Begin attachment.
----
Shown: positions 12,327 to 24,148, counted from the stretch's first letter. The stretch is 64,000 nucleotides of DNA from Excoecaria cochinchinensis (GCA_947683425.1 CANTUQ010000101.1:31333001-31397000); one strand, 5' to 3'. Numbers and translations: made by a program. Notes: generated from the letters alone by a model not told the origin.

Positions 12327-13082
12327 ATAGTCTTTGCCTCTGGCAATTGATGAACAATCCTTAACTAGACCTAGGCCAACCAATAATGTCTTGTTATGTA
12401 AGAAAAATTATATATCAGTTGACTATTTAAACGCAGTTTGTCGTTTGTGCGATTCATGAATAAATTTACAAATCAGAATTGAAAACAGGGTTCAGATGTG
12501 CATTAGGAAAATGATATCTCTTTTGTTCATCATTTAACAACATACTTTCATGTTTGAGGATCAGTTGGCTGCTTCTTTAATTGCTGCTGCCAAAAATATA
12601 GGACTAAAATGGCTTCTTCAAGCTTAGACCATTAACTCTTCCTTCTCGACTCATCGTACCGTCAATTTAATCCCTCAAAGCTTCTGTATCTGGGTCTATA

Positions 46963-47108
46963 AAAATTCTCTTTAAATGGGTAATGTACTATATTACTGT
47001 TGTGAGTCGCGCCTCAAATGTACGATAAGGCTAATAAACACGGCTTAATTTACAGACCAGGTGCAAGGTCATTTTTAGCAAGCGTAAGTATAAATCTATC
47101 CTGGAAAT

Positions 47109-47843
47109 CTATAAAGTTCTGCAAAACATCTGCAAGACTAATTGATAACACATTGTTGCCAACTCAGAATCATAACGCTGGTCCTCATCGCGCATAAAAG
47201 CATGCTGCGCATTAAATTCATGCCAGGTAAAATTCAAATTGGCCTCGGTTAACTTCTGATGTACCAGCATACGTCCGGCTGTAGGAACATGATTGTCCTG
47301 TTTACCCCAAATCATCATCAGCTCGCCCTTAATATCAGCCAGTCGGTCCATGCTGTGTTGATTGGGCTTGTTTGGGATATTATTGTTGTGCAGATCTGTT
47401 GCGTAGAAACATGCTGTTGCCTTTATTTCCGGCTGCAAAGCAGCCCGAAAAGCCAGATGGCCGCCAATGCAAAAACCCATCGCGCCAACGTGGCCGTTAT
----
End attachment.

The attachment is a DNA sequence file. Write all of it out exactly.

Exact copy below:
Shown: positions 12,327 to 24,148, counted from the stretch's first letter. The stretch is 64,000 nucleotides of DNA from Excoecaria cochinchinensis (GCA_947683425.1 CANTUQ010000101.1:31333001-31397000); one strand, 5' to 3'. Numbers and translations: made by a program. Notes: generated from the letters alone by a model not told the origin.

Positions 12327-13082
12327 ATAGTCTTTGCCTCTGGCAATTGATGAACAATCCTTAACTAGACCTAGGCCAACCAATAATGTCTTGTTATGTA
12401 AGAAAAATTATATATCAGTTGACTATTTAAACGCAGTTTGTCGTTTGTGCGATTCATGAATAAATTTACAAATCAGAATTGAAAACAGGGTTCAGATGTG
12501 CATTAGGAAAATGATATCTCTTTTGTTCATCATTTAACAACATACTTTCATGTTTGAGGATCAGTTGGCTGCTTCTTTAATTGCTGCTGCCAAAAATATA
12601 GGACTAAAATGGCTTCTTCAAGCTTAGACCATTAACTCTTCCTTCTCGACTCATCGTACCGTCAATTTAATCCCTCAAAGCTTCTGTATCTGGGTCTATA

Positions 46963-47108
46963 AAAATTCTCTTTAAATGGGTAATGTACTATATTACTGT
47001 TGTGAGTCGCGCCTCAAATGTACGATAAGGCTAATAAACACGGCTTAATTTACAGACCAGGTGCAAGGTCATTTTTAGCAAGCGTAAGTATAAATCTATC
47101 CTGGAAAT

Positions 47109-47843
47109 CTATAAAGTTCTGCAAAACATCTGCAAGACTAATTGATAACACATTGTTGCCAACTCAGAATCATAACGCTGGTCCTCATCGCGCATAAAAG
47201 CATGCTGCGCATTAAATTCATGCCAGGTAAAATTCAAATTGGCCTCGGTTAACTTCTGATGTACCAGCATACGTCCGGCTGTAGGAACATGATTGTCCTG
47301 TTTACCCCAAATCATCATCAGCTCGCCCTTAATATCAGCCAGTCGGTCCATGCTGTGTTGATTGGGCTTGTTTGGGATATTATTGTTGTGCAGATCTGTT
47401 GCGTAGAAACATGCTGTTGCCTTTATTTCCGGCTGCAAAGCAGCCCGAAAAGCCAGATGGCCGCCAATGCAAAAACCCATCGCGCCAACGTGGCCGTTAT